The great commission begins with all authority. Without understanding who is king and how he uses his authority, we’re likely to misuse that authority.
We’ve heard that it was said:
Go into all the world and convert everyone to Christianity.
What he said was more like this:
All authority in heaven and on earth has been entrusted to me. On that basis, everywhere you go you are to train the nations, plunging them into the leadership given by heaven for the earth: the authority of the Father, his Son, and the Holy Spirit.
Your role is training the nations to obey what their king has commanded. And I promise you I will always be backing you my servants, until the goal of the era is fully accomplished (i.e. heaven’s authority is fully restored to earth).
— paraphrase of Matthew 28:18-20.
Begin with his authority, and his commission takes meaningful shape.
Writing to Rome, Paul spent eleven chapters explaining who Christ is in relation to us, and then five explaining who we are in relation to each other under Christ’s leadership. Short answer: Christians are the community in Christ. Our identity derives from the leader God appointed for us.
This podcast draws on the transitional chapter of Romans, in fresh translation. Recorded at Riverview Church’s Joondalup campus, 15 August 2021 (34 minutes).
What do we mean when we say Jesus is the Christ? Is it merely part of his name? Or did Peter have something more in mind when he declared Jesus to be the Christ?
This is no minor matter. It goes to the heart of the Christian faith. It needs to be discussed in our churches, since Jesus’ identity and mission defines our identity and mission. So, how do we teach on this for a Sunday congregation?
This podcast (24-minutes) is from the message delivered to Riverview Church’s Joondalup campus on 8 August 2021.
The night he was arrested, Jesus expected his friends to abandon him. He knew they would because the prophets said so.
Matthew 26:31Jesus told them, “This very night you will all fall away on account of me, for it is written: ‘I will strike the shepherd, and the sheep of the flock will be scattered.’” (NIV)
Reading Zechariah 13, it’s not immediately obvious why Jesus would apply this to himself. To make sense of how Jesus understood the text, we need to read the prophets in the context of the story they were telling.
The ideal kingdom is a wise king with a responsive community. Zechariah’s hope is for Israel’s failed kingdom to be restored after being exiled and dominated by foreign powers. He anticipates what life could be like on that day (13:1, 2, 4).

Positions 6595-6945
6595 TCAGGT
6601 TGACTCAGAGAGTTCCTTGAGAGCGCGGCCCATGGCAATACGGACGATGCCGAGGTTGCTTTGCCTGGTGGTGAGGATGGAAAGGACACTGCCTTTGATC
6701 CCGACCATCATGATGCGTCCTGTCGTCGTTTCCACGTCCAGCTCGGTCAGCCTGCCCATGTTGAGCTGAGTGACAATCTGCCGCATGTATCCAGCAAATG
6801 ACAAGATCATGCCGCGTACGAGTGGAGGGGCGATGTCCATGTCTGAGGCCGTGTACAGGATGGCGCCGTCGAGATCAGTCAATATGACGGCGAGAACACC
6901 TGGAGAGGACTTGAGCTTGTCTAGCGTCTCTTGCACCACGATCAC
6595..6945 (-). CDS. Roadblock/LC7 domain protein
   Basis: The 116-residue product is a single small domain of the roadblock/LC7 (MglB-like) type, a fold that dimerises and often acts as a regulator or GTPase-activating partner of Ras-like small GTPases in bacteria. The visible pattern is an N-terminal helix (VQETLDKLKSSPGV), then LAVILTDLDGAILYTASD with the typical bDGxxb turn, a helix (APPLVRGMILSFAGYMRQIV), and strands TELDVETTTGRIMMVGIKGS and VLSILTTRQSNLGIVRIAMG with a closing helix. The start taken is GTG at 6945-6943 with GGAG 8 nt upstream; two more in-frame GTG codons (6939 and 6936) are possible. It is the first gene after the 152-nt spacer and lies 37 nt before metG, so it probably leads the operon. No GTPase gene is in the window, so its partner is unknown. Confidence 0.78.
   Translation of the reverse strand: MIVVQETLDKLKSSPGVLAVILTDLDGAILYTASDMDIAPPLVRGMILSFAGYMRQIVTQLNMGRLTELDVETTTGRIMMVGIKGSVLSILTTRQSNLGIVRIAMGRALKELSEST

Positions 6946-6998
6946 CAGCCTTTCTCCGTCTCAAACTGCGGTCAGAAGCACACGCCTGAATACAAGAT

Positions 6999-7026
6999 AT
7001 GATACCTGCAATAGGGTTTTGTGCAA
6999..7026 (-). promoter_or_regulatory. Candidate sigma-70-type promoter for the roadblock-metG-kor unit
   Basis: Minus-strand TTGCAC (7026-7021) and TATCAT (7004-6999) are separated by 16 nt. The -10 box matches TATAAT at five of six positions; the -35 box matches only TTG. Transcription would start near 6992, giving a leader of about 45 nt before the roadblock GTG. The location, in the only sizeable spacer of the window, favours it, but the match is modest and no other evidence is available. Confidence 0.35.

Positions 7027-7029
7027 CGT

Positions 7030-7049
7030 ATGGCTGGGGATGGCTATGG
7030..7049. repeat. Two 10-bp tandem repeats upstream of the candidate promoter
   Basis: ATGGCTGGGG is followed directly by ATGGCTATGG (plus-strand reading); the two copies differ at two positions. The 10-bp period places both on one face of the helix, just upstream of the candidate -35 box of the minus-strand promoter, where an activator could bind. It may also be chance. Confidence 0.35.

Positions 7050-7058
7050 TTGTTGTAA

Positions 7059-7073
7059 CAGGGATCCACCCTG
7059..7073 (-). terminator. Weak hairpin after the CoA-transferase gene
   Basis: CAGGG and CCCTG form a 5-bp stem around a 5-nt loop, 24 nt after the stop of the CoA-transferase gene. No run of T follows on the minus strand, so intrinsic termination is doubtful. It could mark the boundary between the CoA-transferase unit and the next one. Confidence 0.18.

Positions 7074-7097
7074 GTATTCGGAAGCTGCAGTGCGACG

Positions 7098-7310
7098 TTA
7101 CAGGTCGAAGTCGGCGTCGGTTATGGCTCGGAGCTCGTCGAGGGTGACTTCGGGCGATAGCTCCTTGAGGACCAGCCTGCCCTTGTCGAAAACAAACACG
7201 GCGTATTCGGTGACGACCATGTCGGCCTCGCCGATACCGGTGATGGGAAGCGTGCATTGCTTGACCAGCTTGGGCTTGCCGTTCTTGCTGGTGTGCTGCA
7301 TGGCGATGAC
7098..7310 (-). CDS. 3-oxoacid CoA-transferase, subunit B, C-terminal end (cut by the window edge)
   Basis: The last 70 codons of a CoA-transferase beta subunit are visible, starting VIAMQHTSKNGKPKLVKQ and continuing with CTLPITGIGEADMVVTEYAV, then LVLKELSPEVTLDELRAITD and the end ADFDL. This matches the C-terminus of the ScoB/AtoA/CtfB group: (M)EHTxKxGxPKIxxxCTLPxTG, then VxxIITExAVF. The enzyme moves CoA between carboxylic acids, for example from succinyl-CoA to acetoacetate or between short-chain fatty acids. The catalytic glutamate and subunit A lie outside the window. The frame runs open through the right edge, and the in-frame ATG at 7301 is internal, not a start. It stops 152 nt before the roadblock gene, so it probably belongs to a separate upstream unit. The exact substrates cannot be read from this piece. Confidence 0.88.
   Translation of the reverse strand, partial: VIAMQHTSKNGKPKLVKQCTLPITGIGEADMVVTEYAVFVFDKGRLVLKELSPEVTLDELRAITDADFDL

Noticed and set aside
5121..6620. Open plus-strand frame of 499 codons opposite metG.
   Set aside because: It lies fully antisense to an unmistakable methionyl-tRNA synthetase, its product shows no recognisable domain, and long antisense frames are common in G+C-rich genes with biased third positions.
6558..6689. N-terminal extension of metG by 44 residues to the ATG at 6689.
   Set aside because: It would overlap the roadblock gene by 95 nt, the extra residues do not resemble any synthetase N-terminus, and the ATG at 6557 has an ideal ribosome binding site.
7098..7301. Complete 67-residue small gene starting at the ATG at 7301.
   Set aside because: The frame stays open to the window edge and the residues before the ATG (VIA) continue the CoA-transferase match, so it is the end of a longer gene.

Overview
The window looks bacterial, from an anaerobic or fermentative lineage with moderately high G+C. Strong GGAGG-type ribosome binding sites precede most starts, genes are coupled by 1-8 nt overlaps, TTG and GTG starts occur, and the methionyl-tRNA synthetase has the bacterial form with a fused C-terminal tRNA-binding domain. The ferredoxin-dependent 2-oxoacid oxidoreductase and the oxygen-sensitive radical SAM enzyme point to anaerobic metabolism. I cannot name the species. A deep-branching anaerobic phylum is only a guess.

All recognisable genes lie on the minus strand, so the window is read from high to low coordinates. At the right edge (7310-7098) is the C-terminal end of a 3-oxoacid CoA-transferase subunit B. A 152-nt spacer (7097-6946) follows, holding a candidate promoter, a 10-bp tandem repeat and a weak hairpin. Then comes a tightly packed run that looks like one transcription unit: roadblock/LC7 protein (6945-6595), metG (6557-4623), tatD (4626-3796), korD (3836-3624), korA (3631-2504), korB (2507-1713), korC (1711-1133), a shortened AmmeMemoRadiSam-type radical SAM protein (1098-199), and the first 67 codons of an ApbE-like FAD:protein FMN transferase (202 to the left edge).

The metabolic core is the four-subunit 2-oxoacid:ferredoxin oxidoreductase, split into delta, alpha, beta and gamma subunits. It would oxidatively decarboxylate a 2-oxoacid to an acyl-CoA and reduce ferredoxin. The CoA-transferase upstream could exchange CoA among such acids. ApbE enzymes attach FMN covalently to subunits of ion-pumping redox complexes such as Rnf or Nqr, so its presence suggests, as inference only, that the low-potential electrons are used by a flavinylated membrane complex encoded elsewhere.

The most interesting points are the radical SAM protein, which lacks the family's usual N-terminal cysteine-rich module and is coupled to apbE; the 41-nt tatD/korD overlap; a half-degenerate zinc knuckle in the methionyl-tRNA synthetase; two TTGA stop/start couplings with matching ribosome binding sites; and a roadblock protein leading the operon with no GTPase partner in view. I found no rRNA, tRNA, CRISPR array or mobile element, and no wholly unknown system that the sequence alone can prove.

King and kingdom are reconciled as God gives them a spirit of grace and supplication, and they respond by seeing how they hurt him — looking on the one they have pierced (12:10). They stabbed God’s heart by rejecting his kingship, giving themselves to other rulers and their gods. This has been Zechariah’s core message: Return to me, and I will return to you (1:3).
So, on that day when they turn back to God’s kingship, God cleanses the house of David — the kingship God sacked because they were self-serving. On that day, God cleanses the inhabitants of Jerusalem — the people who gave themselves to other rulers and their gods.
Based on the Torah, Israel was to be a nation under God’s leadership. Their sovereign gave them his laws and defined how to remain ritually pure in his presence. Sin or impurity could make them unclean, so he provided cleansing rituals (e.g. wash occurs 35 times in Leviticus). So when they turn back to God, Zechariah declares that God will open a fountain to cleanse his people, so they’re devoted to him alone:
How do you understand this astounding statement from the Old Testament?
They will look on me, the one they have pierced, and they will mourn for him as one mourns for an only child, and grieve bitterly for him as one grieves for a firstborn son (Zechariah 12:10).
There’s a strong temptation to simply read this through the lens of the cross: Jesus the Father’s only Son, God pierced for us. That may be how the story plays out (compare John 19:37), but we miss the richness if we don’t ask what it meant in Zechariah’s context.
When Zechariah says, “They will look on me”
they = “the house of David and the inhabitants of Jerusalem” (12:10a).
me = God, since Zechariah is speaking for God (“the word of the Lord” 12:1).
How could they pierce me?
And how can God’s people piercing him be compared to grieving for a firstborn son?
Zechariah is unfolding a very specific story: the story of God’s anointed (the Davidic king) representing heaven’s authority (the kingdom of God) in a world where people (both the inhabitants of Jerusalem and the nations) resist God’s reign.
We’re looking at how Jesus fulfils the hope of the Old Testament prophets. The Gospel writers say this is how Jesus understood himself and his role, but it’s often not a straight line from prophecy to fulfilment. Israel’s history wasn’t a straight line. They took many detours to reach what God intended them to be: his kingdom.
So, to make sense of how Jesus fulfils the prophets, we need to follow their journey. Without taking those steps, it may feel like the Gospel writers were cherry-picking texts to suit themselves.
Take the classic text from Zechariah 9 about the humble king riding into Jerusalem on a donkey. Matthew says, This took place to fulfill what was spoken through the prophet. Zechariah was talking about a son of David being recognized as king as he entered the capital to end the conflict and restore God’s reign over them (9:9-10). In all the generations between Zechariah and Jesus, this had never happened. Some exiles had returned to rebuild Jerusalem, but they were still ruled by the nations. How would God restore his reign over them?
How the temple valued Jesus’ leadership is no different to how they valued God’s leadership in the past.